Realtor: Carbon market shows promise
While the Lehigh Valley at large is experiencing a slow start in the spring housing sales, Carbon County is showing promise for a strong seller’s market.
According to the Greater Lehigh Valley Realtors March data, pending sales in Carbon County have gone up to 72, a 50 percent increase over last March. New listings have gone up to 81.
Overall inventory levels have dropped by 8.5 percent to 279 units, with a median sales price decreased to $89,900.
“There’s a huge interest in our area today,” Cass Chies, broker-owner of RE/MAX Diamond 1st in Palmerton, said. “We have homes that are going on the market, and they’re getting offers within a few days. There are plenty of buyers out there.”
Even with the Carbon County sales price drop — which Chies explained is the result of some lower-end home sales, rather than a decrease in the asking price — the are appears to be headed in a positive direction.
The GLVR’s report indicated high buyer activity, and sellers receiving an average of 98.3 percent of list prices throughout the area. The organization’s leadership suggested that these indicators should entice more sellers to list their homes.
At the moment, the Carbon County market is in favor of the seller, with indications that sales prices could increase.
“Economic indicators such as unemployment rates and consumer confidence are in an improved state, and sellers currently hold the keys in the buyer-seller relationship,” GLVR CEO Justin Porembo said.
“Buyer demand has remained strong enough to keep prices on the rise, which should continue for the foreseeable future. Housing is proving its resiliency in a consistently improving.”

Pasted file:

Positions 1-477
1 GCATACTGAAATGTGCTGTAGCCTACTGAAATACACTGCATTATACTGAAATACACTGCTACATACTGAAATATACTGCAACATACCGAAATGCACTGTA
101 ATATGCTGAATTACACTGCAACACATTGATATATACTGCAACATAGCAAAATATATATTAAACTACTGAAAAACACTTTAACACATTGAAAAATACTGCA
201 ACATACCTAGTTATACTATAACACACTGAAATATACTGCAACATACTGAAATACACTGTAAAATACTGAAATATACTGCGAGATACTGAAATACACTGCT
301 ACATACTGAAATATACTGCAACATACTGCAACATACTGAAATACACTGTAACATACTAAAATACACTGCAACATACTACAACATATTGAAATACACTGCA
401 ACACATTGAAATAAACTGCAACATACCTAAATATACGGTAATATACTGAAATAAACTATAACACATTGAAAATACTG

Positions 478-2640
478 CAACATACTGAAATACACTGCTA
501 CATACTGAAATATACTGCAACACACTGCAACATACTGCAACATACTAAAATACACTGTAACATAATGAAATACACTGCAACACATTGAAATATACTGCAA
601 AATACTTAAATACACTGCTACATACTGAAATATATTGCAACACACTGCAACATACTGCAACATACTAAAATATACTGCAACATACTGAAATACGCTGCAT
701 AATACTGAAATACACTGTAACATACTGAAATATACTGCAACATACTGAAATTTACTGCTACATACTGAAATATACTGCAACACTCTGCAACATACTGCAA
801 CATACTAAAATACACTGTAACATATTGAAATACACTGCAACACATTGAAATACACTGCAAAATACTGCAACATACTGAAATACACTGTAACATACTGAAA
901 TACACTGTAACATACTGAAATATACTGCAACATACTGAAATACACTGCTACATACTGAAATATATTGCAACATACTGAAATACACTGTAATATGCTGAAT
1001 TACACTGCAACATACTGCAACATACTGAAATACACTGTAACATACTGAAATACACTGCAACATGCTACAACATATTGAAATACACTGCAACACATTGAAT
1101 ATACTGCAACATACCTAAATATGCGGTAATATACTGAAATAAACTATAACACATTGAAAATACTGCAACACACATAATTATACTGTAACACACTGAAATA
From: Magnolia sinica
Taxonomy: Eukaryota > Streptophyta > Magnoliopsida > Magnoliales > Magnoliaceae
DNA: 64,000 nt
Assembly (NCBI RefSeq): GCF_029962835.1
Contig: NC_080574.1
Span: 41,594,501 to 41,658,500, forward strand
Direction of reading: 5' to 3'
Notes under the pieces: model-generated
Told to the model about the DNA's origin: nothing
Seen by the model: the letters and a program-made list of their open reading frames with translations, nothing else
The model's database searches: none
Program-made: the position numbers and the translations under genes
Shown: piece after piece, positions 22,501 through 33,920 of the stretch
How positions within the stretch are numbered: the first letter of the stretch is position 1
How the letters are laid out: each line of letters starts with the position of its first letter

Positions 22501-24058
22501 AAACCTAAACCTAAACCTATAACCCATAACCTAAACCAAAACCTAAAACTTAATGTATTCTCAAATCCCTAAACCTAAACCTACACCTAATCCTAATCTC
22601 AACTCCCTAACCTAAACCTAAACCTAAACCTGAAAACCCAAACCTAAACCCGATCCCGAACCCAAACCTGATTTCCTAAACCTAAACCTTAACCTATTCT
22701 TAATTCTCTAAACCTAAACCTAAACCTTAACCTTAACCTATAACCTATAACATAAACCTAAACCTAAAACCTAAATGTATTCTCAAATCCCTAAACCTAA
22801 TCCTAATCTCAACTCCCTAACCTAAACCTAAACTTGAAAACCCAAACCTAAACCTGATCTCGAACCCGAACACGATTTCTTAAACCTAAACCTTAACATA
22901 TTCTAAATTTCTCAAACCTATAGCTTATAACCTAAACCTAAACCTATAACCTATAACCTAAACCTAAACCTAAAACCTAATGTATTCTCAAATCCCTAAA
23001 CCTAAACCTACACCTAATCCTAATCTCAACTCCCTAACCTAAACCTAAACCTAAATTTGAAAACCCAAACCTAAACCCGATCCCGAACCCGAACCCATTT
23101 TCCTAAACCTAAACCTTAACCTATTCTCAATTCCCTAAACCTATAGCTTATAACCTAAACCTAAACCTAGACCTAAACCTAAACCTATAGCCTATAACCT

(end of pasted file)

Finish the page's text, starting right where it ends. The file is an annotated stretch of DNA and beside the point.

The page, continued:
With more and more people moving from major metropolitan areas to get better deals for their dollar, the ball could remain in the seller’s court for a while yet.
“I think it’s going to hold steady for a while. You have to have a landslide of people listing for a change to a buyer’s market,” Chies said.
On the other side of the sales spectrum, obtaining funding for a home purchase may become a bit more costly, as the Federal Reserve increased its key short-term interest rate by 0.25 percent in March, citing inflation as a concern. This is the Federal Reserve’s sixth increase since December 2015, and at least two more increases are expected for 2018.
“Borrowing money will be more expensive, particularly for home equity loans, credit cards and adjustable rate mortgages, but rising wages and a low national unemployment rate that has been at 4.1 percent for five months in a row would seem to indicate that we are prepared for this,” Sean LaSalle, 2018 president of GLVR, said.
“Having the financial ability to make a move clearly seems feasible to many eager buyers amid a healthy economy, whether life events such as marriage, children, employment change or desirable downsizing is the reason for moving.”
As for the time being, Chies is predicting that even with the increased interest rates, more people will flock to Carbon County to take advantage of the overall low prices and plentiful options that were so prevalent in the past.
“I actually see the Carbon County real estate market coming back to the way it was in 1992,” she said. “It’s going to be a vibrant seller’s market.”